Are You Really Ready to Buy a Home?

Purchasing a home is a lifestyle choice that requires you to think about how you like to spend your time and the type of community you want to inhabit.

Whether you’re a first-time buyer or a seasoned owner, buying a home requires thoughtful planning, commitment, decisive action, and a helpful team of experts. Expect to consult with a lender, a lawyer, a REALTOR®, an appraiser, and a host of other real estate professionals working on your behalf throughout the home buying process.

Before you embark on this all-important journey, you should know the psychology behind the decision you’re making.

Why Do You Want to Buy a Home?

The emotional part of your decision comes into play when you think about why you want to move. If you’re a first-time buyer, you’ll need to have career stability and a desire to commit to living in the same community for five to seven years. You should want to establish roots in a neighborhood and look forward to decorating as you please without requiring a landlord’s permission.

Purchasing a home is a lifestyle choice that requires you to think about how you like to spend your time and consider the type of community you want to inhabit, be it a rural area without nearby neighbors, a high-rise building in a city, or a home within a planned community with recreational amenities.

The more you understand your priorities for a home, the easier it will be for you to narrow down your real estate decisions.

Homeownership is a powerful way to increase your personal wealth because you’ll build equity in your home as you pay off your mortgage.

Are You Financially Ready for Homeownership?

While your dream home may not be within reach right away, you can take steps to becoming a homeowner the moment you earn your first paycheck.

In order to qualify for a mortgage, you’ll need good credit, a pattern of paying your bills on time while still saving money, and a maximum debt-to-income ratio of 43% or less (debt-to-income ratio is your gross monthly income compared to your minimum monthly payments on all recurring debts). Some lenders have even stricter guidelines, so the lower your debt-to-income ratio, the better your chances of a loan approval.

While loan programs are available with low down payments of 3.5% to 5%—and a few programs offer no down payment at all—you’ll still need some savings to pay for closing costs, moving expenses and an earnest money deposit on a home. It’s also wise to have cash reserves on hand after you buy to help cover any unforeseen changes in circumstance.

Saving money and preserving or improving your credit history are essential success factors on your path to homeownership.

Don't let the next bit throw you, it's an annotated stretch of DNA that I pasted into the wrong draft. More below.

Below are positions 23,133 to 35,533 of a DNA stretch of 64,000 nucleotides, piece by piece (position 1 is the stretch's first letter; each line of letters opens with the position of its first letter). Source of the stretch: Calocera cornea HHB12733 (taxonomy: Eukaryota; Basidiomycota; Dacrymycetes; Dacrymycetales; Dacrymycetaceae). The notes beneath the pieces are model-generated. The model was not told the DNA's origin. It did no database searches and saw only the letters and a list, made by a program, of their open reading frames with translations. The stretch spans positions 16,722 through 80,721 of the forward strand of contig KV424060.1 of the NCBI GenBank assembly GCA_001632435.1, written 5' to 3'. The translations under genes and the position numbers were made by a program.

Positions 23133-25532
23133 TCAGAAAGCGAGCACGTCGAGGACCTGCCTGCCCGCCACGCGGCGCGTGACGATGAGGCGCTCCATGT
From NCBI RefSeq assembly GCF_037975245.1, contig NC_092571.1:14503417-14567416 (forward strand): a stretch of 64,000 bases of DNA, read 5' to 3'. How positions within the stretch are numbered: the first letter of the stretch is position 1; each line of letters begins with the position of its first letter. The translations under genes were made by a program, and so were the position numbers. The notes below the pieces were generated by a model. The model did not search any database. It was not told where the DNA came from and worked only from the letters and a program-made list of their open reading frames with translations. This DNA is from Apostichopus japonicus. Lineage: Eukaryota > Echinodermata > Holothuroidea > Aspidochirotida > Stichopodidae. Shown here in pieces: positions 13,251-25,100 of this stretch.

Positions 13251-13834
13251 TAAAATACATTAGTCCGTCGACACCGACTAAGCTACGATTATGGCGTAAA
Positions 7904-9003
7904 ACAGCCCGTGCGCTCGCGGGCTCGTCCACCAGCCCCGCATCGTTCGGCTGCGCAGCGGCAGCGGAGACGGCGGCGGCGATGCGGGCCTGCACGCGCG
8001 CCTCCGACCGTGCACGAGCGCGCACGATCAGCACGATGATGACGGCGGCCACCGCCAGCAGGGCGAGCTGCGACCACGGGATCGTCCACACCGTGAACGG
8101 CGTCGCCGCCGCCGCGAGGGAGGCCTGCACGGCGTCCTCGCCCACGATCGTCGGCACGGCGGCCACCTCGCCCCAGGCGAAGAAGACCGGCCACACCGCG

How Much House Can You Afford?

Housing prices and rental rates vary from one location to another. Use a Rent vs. Buy calculator to estimate the difference between your current rent payment and what you can expect to pay if you buy a house. Be sure to play around with the numbers, changing the scenario for different budgets, neighborhoods, and fluctuating financial situations.

In some markets, buying a home can cost the same or even less than renting. Use a home affordability calculator to help you estimate how much you can afford to pay for a property of your own.

Don’t be afraid to look outside your target neighborhood, especially if this is your first property purchase. It’s customary to build equity with a “starter home,” then work your way up to the home of your dreams.

Think about your plans for the future: how do you spend your money? How comfortable are you with a monthly mortgage payment? How high can that payment be before you have to make a dramatic change to your lifestyle? A lender will tell you how much you can borrow, but that lender won’t know how much you spend on travel or golf, or whether you plan to reduce your work hours if you decide to start a family.

And remember: as a homeowner, you’ll pay for more than just mortgage and utilities: you’ll also pay for homeowners insurance, property taxes, HOA dues, and cover any general maintenance and needed repairs as they come up.

You can’t call the landlord when the toilet breaks anymore, because you’re the landlord now.

Once you’ve thought through the emotional and financial aspects of becoming a homeowner, your next steps should be to find a reliable, experienced REALTOR® like Julie, and meet with a reputable lender who can discuss your options for financing your homeownership dreams.

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